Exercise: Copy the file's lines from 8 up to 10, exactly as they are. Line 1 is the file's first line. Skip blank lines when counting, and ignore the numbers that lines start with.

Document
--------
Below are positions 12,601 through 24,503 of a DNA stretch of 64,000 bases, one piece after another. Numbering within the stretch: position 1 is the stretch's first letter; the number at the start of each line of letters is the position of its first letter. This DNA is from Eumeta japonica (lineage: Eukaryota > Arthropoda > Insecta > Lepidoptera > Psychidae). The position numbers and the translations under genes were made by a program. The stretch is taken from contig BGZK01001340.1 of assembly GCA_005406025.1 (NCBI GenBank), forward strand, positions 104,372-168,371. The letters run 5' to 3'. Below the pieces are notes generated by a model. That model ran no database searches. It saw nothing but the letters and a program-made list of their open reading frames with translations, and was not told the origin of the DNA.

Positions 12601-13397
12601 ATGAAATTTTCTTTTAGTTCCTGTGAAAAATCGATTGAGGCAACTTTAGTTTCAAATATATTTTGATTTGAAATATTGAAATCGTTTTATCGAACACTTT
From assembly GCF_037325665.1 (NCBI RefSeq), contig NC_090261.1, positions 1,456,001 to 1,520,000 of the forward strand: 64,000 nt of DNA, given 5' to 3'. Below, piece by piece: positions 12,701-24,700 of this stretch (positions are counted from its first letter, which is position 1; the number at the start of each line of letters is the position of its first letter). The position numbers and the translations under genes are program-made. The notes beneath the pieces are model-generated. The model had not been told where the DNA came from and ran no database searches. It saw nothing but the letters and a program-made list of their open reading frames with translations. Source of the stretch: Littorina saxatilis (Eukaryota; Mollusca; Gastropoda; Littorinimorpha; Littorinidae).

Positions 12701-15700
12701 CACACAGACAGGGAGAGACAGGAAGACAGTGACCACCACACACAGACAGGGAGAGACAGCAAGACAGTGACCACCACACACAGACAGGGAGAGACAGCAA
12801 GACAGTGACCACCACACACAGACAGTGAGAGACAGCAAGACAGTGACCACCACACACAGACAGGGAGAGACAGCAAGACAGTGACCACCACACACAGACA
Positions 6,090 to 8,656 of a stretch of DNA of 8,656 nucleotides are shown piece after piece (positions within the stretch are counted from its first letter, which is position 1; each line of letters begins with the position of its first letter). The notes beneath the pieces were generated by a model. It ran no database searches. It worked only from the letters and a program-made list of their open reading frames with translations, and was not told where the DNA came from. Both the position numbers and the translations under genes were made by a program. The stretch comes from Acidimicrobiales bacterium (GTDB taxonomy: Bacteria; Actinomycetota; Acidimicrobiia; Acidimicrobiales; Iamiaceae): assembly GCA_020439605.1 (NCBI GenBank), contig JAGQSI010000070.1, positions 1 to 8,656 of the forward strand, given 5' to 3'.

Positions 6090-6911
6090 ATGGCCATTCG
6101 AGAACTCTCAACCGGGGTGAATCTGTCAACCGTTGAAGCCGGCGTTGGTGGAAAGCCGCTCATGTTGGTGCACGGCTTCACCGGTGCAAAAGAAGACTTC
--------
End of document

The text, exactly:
Positions 6,090 to 8,656 of a stretch of DNA of 8,656 nucleotides are shown piece after piece (positions within the stretch are counted from its first letter, which is position 1; each line of letters begins with the position of its first letter). The notes beneath the pieces were generated by a model. It ran no database searches. It worked only from the letters and a program-made list of their open reading frames with translations, and was not told where the DNA came from. Both the position numbers and the translations under genes were made by a program. The stretch comes from Acidimicrobiales bacterium (GTDB taxonomy: Bacteria; Actinomycetota; Acidimicrobiia; Acidimicrobiales; Iamiaceae): assembly GCA_020439605.1 (NCBI GenBank), contig JAGQSI010000070.1, positions 1 to 8,656 of the forward strand, given 5' to 3'.

Positions 6090-6911
6090 ATGGCCATTCG